Industry super fund UniSuper will open its doors to more members after successfully varying its registrable superannuation entity licence to public offer status.
The $60 billion fund, which currently services about 400,000 current and former higher education and research employees, will extend its membership to spouses of existing members, and will expand eligibility to other family members.
In a statement, UniSuper made it clear that despite the variation, they have no intention to open the fund to the broader public.
"UniSuper's focus remains on the higher education and research sector," the fund said.
Financial Standard understands the new public offer licence was issued by the Australian Prudential Regulation Authority earlier this year.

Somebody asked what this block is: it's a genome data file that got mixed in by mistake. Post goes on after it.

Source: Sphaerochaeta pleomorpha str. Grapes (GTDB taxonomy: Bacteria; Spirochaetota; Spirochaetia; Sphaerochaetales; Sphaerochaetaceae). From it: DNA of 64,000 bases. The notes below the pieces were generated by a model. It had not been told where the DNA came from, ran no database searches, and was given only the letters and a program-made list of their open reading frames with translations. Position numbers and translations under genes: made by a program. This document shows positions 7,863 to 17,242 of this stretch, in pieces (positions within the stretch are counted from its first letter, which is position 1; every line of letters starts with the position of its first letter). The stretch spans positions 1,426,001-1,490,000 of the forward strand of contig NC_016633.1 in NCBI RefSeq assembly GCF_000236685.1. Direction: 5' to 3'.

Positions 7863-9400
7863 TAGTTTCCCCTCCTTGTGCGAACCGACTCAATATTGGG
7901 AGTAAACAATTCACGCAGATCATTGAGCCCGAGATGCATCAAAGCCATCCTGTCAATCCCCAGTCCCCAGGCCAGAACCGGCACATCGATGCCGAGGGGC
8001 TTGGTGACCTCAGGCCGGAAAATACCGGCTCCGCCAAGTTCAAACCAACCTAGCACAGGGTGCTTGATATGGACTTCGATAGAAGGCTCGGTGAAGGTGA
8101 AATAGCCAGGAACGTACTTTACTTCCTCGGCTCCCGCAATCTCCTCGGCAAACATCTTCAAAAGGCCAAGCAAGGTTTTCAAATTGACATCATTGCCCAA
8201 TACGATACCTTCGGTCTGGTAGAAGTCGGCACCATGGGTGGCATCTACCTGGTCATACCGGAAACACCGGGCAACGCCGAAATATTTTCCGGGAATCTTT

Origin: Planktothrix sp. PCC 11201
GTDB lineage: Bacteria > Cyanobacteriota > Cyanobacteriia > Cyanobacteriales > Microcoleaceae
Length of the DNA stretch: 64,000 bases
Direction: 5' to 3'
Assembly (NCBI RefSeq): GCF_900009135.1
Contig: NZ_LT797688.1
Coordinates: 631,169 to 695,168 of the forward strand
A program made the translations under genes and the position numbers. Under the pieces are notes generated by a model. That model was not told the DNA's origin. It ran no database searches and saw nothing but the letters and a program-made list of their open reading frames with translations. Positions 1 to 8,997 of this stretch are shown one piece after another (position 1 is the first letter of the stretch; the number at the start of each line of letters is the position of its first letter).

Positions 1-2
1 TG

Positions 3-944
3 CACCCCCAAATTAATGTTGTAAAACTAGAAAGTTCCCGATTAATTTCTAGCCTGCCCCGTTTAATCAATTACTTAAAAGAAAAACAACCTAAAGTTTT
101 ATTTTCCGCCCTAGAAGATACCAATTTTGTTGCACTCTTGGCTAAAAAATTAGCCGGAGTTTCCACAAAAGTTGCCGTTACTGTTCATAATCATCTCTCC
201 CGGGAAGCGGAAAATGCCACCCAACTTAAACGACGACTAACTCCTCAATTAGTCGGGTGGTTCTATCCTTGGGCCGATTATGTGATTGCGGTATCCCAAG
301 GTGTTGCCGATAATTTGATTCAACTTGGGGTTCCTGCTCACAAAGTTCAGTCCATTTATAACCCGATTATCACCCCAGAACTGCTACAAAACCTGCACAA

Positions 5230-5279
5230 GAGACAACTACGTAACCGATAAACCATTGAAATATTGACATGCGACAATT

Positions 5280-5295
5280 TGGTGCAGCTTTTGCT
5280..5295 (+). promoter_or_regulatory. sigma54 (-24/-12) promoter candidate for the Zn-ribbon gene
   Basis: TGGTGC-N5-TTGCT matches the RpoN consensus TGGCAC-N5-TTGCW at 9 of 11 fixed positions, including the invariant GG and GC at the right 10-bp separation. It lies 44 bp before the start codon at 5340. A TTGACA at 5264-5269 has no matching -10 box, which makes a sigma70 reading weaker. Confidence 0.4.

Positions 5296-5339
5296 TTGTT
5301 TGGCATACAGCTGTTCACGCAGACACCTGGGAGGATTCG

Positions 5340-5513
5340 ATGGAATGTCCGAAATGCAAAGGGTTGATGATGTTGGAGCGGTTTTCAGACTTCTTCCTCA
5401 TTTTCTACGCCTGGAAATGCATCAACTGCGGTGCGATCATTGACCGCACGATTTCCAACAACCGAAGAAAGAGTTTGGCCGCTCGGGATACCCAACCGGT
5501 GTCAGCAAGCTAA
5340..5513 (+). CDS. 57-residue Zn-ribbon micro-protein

Over the past year, a number of industry super funds have moved to open membership to the general public.
In June 2016, Queensland government superannuation funds QSuper and LGIAsuper announced intentions to become public offer funds, while in July 2016, real estate employees fund REI Super similarly opened its membership.
Speaking to Financial Standard at the time, Rice Warner head of client relations Steve Freeborn noted that QSuper's scale and first-to-market initiatives could put significant pressure on other public funds, especially those domiciled in Queensland.
"There is absolutely a scale advantage for members in a fund of QSuper's size, and that's leveraged in the cost of the investment offering," Freeborn said.
"Now that it's going to be opened more generally, they will be a part of the wider landscape. Who is it most likely to affect? It's probably the funds in Queensland. Think about Sunsuper, which is at the moment the catchment for those employers and employee looking for a public offer fund in Queensland."